• In isolation I can't get worked up over this trade. Toskala's EVSV% is actually higher than McElhinney's. Of course McElhinney's not played enough games to make his EVSV% mean much but in my mind it's not like our backup performances could get any worse, with either Toskala or McElhinney in nets.

    Toskala's PKSV% is through the floor and that kind of thing is just not sustainable. The Leaves are just something else (in a bad way) when a man down.

    And you're right that Kipper is better than Toskala, that's usually how the starter-backup relationship goes.

    In the big picture though this trade is one of many that screams no direction, no sense of purpose. Change for the sake of change. This team needed an impact forward and didn't get it, there weren't even any attempts (and TSN is very good, they would have gotten wind of it I imagine), despite one being available in Wolski.

  • The only saving grace on the Toskala deal is his contract expires next year, McElhinney had an additional year on his one way. Next year at camp Keetley, Irving and Shantz can duke it out for back up.

    In any other context it makes no sense.

  • I love this trade. We got a 4 million expiring contract for Mac. Seriously, what am I missing here? He goes away at the end of the year, we get that cap space. Cap space is the best player in the league, especially for this team.

    I mean, we got bigger problems then who is going to be playing backup next year. What a blessing it would be for that to be the biggest worry.

  • I agree with DB.

    Even if Toskalol is the same as McBackUp, (and I don't think he will be, because McBackUp has 4 career wins) then we have cap space for next season, instead of paying #1 900K against the cap to suck so hard. As for his high salary, I don't think the owners care. 870k is a drop in the bucket for these guys. I wouldn't be surprised if the net worth of all of them is more then a couple billion.

  • I agree with DB.

    Even if Toskalol is the same as McBackUp, (and I don't think he will be, because McBackUp has 4 career wins) then we have cap space for next season, instead of paying #1 900K against the cap to suck so hard. As for his high salary, I don't think the owners care. 870k is a drop in the bucket for these guys. I wouldn't be surprised if the net worth of all of them is more then a couple billion.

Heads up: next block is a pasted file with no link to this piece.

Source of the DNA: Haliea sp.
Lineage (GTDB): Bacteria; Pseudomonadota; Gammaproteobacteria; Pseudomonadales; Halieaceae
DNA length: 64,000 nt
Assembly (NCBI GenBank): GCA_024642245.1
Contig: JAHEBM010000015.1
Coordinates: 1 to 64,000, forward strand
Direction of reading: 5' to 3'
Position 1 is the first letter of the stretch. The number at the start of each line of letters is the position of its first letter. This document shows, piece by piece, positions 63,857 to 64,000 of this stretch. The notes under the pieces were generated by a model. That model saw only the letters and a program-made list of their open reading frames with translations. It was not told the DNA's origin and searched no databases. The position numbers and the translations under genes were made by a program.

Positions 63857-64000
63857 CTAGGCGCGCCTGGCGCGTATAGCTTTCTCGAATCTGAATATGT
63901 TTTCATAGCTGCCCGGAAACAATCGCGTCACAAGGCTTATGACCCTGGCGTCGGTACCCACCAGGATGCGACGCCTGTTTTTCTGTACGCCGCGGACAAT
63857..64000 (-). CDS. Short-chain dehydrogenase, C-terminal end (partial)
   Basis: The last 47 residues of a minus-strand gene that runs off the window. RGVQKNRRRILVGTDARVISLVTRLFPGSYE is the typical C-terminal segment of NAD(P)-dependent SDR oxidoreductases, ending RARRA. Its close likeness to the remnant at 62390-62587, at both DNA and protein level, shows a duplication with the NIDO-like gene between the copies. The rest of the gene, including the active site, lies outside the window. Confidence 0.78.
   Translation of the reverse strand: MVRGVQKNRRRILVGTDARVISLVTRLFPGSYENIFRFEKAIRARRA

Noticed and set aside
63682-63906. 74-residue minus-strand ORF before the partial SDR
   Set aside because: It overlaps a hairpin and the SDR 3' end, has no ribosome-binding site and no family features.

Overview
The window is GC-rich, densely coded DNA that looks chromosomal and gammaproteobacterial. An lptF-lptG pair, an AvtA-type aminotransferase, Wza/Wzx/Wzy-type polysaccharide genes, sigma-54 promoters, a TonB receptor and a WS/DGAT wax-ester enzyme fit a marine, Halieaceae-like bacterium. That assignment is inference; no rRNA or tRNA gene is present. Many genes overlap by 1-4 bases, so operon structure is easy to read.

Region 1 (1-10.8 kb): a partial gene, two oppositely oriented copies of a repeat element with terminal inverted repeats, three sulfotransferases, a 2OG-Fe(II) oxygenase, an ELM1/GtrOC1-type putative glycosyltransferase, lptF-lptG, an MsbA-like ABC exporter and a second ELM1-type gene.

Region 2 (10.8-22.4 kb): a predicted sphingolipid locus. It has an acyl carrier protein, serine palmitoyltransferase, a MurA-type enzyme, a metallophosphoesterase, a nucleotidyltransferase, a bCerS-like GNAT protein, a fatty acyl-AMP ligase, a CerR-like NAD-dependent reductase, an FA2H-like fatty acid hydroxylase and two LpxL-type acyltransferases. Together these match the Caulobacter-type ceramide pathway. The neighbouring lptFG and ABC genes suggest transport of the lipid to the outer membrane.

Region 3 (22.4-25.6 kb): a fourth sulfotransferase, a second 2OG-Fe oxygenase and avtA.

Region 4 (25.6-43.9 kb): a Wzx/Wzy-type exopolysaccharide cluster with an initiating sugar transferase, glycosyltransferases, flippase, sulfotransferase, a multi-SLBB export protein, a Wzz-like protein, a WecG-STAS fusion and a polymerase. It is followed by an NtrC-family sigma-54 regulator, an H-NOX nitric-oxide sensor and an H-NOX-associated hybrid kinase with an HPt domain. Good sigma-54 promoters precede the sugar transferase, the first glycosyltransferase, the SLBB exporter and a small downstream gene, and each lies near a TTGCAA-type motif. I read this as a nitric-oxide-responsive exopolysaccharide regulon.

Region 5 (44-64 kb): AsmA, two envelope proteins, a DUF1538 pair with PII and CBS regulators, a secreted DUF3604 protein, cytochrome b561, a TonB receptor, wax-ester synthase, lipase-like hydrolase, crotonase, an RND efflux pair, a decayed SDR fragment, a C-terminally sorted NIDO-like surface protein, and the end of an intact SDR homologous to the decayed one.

• Jean Lefebvre

    McElhinney's cap hit next season was going to be $535,000. The NHL minimum salary is $500,000. There is no cap savings by making McElhinney's 2010-11 contract go away. What's more, if they want to avoid the can't-trust-the-backup scenario, they may wind up spending more on a No. 2 next season, which means less money to spend elsewhere, not more.

  • Yeah, I'm not sure I understand the opposition to this trade guys. Look, Toskala isn't back next year and McElhinney isn't back next year. So that's a wash.

    Fact is, Toskala has a 4 mil cap hit…but that is now only about 800 thou, so that's not much of a hit down the stretch. He's an updgrade at backup. He's gone at the end of the year as a UFA. What's the objection?

    • Jean Lefebvre

      It's not so much objecting to the trade as it is not understanding the support for it, including the flawed logic that the Flames have somehow created more cap space for themselves next season.

    • Toskala is such a marginal upgrade over Cumac that that point is moot. Completely moot. Toskala, without hyperbole, has been one of the worst NHL goalies in the league since the lock-out.

      If Kipper goes down, the team is out of luck with Toskala as much as they would have been with Cumac.

      I'm not against this trade, but not I'm not for it either. It's shuffling deck chairs.